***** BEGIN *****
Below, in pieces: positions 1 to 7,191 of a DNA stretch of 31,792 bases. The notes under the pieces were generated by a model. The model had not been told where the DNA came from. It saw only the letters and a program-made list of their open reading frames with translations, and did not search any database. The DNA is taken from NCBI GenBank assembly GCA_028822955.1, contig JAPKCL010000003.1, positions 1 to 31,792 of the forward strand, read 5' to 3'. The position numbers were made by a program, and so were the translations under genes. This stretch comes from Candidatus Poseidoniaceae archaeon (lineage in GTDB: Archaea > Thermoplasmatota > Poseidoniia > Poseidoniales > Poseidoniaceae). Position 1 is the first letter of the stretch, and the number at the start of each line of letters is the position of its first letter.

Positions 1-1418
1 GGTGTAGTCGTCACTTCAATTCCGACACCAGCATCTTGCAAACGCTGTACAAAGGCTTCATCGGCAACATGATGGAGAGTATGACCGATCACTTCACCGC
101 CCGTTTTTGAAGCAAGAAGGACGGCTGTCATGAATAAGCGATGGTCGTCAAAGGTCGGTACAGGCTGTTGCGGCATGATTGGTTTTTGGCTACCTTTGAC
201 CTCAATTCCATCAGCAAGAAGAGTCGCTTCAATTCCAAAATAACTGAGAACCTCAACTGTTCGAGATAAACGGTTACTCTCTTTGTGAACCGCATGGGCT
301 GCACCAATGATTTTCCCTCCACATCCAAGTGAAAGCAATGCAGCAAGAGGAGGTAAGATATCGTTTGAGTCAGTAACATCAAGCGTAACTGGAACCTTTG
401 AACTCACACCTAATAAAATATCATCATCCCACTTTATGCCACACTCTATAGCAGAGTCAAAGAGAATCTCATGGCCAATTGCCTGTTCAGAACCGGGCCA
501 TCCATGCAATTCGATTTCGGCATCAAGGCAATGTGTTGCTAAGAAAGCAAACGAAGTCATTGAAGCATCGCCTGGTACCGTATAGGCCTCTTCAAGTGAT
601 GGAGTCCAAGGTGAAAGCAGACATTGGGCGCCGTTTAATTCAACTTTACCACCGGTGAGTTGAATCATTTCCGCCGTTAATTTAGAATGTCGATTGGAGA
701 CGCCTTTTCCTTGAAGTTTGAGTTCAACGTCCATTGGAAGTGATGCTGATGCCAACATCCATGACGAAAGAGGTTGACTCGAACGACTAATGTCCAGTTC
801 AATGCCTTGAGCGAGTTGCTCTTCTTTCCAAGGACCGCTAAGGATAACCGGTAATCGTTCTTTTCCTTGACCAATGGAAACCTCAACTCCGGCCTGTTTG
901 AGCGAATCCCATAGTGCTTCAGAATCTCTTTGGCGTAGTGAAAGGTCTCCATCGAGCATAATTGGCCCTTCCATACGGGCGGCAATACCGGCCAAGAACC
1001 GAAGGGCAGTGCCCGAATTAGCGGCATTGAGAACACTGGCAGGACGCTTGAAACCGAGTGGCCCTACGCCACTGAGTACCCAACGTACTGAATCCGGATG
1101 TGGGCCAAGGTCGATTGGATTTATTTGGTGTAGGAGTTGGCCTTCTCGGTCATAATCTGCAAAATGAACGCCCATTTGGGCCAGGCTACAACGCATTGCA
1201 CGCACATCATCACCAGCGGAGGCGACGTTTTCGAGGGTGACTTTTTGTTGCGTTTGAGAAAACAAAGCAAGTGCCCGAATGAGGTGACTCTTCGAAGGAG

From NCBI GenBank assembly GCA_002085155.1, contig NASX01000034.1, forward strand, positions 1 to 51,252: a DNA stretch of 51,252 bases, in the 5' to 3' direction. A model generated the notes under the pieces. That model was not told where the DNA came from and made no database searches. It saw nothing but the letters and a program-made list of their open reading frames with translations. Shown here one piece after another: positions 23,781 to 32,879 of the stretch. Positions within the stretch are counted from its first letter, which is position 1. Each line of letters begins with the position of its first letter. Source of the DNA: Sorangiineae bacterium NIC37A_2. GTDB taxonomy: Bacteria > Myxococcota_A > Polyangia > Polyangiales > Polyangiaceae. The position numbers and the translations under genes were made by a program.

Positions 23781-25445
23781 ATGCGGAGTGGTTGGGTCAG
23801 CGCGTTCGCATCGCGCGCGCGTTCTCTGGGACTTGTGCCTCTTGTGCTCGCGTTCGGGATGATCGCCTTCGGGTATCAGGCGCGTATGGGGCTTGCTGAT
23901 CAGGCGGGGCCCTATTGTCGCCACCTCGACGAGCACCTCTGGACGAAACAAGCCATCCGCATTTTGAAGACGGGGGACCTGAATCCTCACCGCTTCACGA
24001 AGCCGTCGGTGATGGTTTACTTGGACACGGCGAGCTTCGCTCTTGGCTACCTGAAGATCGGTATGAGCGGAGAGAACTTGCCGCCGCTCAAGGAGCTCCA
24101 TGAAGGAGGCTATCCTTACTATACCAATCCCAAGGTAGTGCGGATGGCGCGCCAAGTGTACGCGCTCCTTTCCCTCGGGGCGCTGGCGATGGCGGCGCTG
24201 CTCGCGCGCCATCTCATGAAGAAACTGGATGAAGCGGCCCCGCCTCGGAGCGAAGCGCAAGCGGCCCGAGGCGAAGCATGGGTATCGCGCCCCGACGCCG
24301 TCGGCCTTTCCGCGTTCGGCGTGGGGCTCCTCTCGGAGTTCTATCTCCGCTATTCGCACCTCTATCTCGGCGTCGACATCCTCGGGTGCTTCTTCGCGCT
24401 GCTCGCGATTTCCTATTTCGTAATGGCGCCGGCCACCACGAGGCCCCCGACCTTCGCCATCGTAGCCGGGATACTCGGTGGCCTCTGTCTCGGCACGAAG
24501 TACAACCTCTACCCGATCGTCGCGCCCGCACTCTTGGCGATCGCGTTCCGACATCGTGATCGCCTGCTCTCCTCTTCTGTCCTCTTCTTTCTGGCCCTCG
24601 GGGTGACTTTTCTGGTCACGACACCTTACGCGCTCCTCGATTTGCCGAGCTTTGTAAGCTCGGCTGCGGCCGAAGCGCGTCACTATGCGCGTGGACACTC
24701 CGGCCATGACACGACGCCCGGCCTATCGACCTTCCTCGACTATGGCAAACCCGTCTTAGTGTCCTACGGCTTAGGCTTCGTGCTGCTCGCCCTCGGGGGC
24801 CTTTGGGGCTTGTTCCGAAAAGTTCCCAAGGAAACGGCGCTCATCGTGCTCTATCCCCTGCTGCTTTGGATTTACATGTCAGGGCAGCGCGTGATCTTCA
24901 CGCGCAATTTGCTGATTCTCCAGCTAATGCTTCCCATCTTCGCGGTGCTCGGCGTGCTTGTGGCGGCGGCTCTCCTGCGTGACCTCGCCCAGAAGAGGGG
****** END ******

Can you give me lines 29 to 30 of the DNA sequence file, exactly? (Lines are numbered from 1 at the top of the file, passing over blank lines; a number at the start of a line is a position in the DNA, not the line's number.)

24801 CTTTGGGGCTTGTTCCGAAAAGTTCCCAAGGAAACGGCGCTCATCGTGCTCTATCCCCTGCTGCTTTGGATTTACATGTCAGGGCAGCGCGTGATCTTCA
24901 CGCGCAATTTGCTGATTCTCCAGCTAATGCTTCCCATCTTCGCGGTGCTCGGCGTGCTTGTGGCGGCGGCTCTCCTGCGTGACCTCGCCCAGAAGAGGGG